Procrastination is the art of putting off until later what you could do right now. We all do it but unfortunately it’s one of the most common reasons for poor performance during exams. If you want to ace your exams then studying needs to be the most important thing you do.
So how do you make it a priority? Check out these strategies to help you stay on track for exams.
Own your study space
Creating good study habits relies on finding a space in which you can be most productive. This may be somewhere quiet where you’re on your own or it may even be in a space where you are surrounded by people and noise. Some people listen to music while others require absolute silence to study. Whatever works for you. The key is to find your preferred space and stick with it so you can create a consistent study routine.
Make a plan
It seems obvious but careful planning is essential for effective exam preparation. Make sure you know exactly what is going to be covered in each exam – check Blackboard for unit outlines and any other information about the weeks or topics included in the exam. Then plan out each day of your study period by dividing your available time into chunks of 30 mins to 1 hour. For each time slot plan what unit and topic you are going to revise. You can break this down even further by creating a checklist for each topic and ticking things off as you go.
Once you have a plan in place the next step is to arrange all your notes from lectures, tutorials and readings into some kind of logical order. Use unit outlines and lecture topics to organise your notes and rewrite the main points. Try and add diagrams and mind maps to connect the content where possible. If you don’t understand something or need more information then do some research so that you feel more confident about answering any quesions about the content. Summarise each topic further to about 2-5 pages by rewriting only the major points. Then just before the exam condense your notes down to one page.
One of the best ways to revise content is to test yourself or have someone else test you. Access any practice exams that have been provided and use chapter quizes from your textbooks to help with sample questions. Create a bank of questions or use flascards to keep checking your knowledge and understanding. You can use apps such as Quizlet or stick to hardcopy cards to carry around with you. This is an effective way of identifying gaps and prioritsing which topics your need to spend more time on.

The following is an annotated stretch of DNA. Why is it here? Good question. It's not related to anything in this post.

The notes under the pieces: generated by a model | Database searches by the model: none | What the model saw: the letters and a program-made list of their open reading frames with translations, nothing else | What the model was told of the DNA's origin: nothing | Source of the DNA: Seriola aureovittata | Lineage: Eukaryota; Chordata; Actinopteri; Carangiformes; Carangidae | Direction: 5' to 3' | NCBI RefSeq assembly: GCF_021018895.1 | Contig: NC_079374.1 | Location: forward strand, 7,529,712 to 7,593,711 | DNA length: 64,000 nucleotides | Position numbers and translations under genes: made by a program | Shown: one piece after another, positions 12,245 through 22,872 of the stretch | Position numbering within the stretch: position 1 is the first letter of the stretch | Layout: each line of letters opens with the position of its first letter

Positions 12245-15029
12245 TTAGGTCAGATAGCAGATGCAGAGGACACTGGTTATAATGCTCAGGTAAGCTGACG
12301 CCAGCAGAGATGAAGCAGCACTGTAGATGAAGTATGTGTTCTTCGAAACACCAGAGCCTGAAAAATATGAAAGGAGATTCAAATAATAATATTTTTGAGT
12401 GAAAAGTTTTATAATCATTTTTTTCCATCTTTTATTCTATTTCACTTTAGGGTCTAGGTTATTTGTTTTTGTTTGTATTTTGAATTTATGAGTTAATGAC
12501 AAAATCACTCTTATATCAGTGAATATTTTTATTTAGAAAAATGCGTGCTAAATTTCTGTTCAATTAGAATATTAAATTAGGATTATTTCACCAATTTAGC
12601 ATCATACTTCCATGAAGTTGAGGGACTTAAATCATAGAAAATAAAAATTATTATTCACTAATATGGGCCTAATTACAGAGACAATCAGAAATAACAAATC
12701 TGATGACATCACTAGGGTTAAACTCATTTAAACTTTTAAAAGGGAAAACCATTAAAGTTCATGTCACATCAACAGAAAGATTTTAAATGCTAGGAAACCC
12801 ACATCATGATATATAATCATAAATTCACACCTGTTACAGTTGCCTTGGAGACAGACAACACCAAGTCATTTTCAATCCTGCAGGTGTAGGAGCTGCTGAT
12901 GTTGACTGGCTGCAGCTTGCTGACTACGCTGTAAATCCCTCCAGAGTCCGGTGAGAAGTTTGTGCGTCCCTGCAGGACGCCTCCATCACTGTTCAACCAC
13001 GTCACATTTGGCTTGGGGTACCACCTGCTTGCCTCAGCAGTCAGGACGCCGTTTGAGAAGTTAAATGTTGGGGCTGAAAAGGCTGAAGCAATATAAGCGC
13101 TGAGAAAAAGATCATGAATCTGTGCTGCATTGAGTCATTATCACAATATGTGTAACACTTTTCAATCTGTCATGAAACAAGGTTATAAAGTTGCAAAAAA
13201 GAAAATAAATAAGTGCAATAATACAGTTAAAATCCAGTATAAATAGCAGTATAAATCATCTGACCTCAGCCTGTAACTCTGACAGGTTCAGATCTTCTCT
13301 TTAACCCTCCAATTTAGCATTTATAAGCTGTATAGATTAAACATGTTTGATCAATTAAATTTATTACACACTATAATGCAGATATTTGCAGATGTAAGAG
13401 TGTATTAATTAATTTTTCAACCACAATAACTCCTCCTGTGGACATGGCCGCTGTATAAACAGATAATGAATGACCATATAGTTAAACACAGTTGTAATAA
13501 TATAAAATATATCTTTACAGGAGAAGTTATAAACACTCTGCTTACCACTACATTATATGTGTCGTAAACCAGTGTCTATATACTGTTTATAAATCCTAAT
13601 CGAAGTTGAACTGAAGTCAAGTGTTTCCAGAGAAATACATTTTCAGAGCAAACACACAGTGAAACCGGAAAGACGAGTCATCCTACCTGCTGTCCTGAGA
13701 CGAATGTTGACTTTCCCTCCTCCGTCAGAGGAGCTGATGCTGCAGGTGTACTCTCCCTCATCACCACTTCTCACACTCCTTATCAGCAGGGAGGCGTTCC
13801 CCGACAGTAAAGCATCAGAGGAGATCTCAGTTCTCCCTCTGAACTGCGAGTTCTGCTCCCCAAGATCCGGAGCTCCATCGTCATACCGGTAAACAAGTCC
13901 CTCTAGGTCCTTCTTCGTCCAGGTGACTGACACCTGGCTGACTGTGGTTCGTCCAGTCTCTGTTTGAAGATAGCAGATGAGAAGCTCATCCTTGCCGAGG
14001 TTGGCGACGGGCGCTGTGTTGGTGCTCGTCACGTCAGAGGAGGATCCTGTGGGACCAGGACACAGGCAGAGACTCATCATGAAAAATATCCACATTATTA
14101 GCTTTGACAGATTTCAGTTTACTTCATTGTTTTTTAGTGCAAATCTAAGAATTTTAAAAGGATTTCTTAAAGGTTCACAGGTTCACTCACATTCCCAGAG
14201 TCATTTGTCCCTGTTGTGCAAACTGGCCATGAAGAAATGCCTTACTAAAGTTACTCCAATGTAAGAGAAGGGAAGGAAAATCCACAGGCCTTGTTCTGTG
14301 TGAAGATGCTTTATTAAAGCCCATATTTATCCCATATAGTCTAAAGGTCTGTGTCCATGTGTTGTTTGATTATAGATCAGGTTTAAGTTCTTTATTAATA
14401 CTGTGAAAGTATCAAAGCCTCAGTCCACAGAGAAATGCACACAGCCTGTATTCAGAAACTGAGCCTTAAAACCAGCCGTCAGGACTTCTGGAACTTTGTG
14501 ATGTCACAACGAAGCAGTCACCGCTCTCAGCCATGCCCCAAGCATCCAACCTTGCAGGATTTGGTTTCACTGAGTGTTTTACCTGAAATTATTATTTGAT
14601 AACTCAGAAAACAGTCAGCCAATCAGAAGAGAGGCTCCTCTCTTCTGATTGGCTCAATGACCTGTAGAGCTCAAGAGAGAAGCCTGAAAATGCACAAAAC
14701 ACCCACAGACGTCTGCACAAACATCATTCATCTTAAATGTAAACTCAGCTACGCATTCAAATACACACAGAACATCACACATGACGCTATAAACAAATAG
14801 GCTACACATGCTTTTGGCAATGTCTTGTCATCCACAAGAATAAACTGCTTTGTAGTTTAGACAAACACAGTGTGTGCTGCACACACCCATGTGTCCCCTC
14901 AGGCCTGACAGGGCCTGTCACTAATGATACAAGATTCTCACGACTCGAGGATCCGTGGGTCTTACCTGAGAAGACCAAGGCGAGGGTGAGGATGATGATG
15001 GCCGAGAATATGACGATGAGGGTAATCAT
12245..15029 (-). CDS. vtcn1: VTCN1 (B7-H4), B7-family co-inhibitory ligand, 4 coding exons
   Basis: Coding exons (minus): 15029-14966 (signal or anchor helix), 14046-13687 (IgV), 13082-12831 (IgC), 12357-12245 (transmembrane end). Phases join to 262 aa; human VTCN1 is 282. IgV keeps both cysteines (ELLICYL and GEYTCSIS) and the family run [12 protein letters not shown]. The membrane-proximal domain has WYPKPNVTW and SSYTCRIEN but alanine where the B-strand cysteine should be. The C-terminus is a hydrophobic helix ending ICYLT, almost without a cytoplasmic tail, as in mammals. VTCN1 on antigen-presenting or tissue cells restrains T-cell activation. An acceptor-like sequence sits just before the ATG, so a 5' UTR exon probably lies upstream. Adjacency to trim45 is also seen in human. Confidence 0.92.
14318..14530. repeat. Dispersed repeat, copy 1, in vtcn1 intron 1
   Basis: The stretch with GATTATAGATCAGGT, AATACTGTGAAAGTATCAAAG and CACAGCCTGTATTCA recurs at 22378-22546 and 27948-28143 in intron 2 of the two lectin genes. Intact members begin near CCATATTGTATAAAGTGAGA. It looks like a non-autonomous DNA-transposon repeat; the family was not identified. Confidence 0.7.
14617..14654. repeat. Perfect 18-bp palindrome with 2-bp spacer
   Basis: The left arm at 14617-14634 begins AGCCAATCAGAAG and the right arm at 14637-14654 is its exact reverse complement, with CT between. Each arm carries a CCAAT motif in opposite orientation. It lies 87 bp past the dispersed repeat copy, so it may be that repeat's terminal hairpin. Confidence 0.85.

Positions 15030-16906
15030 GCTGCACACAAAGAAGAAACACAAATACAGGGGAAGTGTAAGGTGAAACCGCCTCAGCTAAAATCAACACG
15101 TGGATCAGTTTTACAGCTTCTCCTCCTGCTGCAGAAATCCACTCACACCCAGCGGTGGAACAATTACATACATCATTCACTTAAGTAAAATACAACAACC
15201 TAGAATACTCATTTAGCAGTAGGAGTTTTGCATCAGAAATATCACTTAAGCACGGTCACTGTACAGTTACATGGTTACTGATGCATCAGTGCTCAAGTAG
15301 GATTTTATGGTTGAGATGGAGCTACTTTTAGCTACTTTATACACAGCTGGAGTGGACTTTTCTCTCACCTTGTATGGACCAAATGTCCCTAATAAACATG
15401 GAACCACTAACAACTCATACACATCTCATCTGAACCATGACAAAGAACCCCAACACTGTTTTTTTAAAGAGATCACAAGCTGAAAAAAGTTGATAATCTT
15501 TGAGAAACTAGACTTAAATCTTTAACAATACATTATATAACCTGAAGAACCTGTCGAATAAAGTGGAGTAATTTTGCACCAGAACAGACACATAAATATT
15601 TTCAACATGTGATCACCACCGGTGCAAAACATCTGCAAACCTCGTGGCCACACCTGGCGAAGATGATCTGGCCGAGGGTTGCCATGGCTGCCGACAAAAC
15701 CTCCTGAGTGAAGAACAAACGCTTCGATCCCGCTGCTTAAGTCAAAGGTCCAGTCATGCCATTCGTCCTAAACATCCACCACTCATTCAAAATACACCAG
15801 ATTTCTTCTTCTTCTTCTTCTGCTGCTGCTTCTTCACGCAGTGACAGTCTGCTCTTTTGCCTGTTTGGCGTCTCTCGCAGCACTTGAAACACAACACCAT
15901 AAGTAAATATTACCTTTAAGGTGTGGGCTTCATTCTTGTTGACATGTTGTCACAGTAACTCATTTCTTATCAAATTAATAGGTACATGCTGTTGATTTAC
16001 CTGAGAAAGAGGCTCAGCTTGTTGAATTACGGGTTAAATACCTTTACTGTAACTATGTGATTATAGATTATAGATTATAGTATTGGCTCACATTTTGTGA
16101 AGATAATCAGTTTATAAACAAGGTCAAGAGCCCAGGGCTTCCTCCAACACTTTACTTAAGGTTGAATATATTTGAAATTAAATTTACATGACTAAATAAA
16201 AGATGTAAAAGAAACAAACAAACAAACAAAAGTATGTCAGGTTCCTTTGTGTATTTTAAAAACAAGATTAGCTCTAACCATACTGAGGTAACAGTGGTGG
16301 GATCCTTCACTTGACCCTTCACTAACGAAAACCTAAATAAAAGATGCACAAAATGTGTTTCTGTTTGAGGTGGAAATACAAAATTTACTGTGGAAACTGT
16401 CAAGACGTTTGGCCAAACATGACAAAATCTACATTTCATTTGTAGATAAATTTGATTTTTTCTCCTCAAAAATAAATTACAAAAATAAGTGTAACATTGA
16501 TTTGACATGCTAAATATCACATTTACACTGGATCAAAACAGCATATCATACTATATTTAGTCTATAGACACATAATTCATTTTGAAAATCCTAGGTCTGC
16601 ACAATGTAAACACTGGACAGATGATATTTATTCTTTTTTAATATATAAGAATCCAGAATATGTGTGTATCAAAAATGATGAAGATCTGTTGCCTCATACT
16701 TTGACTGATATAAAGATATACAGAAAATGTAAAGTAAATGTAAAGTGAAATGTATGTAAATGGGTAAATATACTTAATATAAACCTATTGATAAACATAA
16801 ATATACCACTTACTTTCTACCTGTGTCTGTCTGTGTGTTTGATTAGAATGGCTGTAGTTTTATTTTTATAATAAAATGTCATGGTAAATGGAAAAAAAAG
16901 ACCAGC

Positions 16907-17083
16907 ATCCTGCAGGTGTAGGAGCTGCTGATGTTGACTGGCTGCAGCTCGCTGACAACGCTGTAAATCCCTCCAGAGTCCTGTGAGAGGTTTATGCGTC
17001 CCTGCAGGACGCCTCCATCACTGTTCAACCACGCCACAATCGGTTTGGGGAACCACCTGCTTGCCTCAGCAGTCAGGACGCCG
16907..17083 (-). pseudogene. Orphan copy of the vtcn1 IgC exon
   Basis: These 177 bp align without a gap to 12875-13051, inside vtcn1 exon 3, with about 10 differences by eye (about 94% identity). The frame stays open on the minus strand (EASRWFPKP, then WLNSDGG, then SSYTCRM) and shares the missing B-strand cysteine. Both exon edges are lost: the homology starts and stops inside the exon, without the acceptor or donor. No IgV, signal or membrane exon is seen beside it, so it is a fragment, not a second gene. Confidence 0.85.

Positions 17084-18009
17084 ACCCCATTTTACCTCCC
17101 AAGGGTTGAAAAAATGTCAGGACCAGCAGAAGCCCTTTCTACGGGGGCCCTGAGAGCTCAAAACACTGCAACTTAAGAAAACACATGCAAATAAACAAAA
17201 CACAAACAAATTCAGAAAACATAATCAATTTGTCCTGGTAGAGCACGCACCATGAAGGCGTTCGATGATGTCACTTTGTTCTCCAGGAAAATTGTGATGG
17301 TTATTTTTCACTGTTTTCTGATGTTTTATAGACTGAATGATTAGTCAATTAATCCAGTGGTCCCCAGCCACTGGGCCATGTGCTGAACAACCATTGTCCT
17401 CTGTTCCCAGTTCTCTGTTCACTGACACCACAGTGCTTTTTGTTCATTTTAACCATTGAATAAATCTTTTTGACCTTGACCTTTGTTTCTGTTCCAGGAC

Take a break from social media
We all know that surfing the net and social media can take up huge amounts of our time. You might start out checking a few messages and then find yourself spending a couple of hours scrolling through social media or watching videos. Why not take a complete break during exam time so that you can focus on your revision? If you can’t give it up altogether then make it part of your daily study plan so there’s a limit to how long you spend online. For example, allocate an hour at night or at lunch time when you need a break from study.
Access resources and support
Sometimes the stress of preparing for exams can lead to anxiety, depression and fear which stops you from being productive. If you find yourself struggling emotionally reach out to family, friends, peers or uni support services.
You can also access free, confidential counselling by qualified professionals.
Check out other QUT resources for successful exam prep.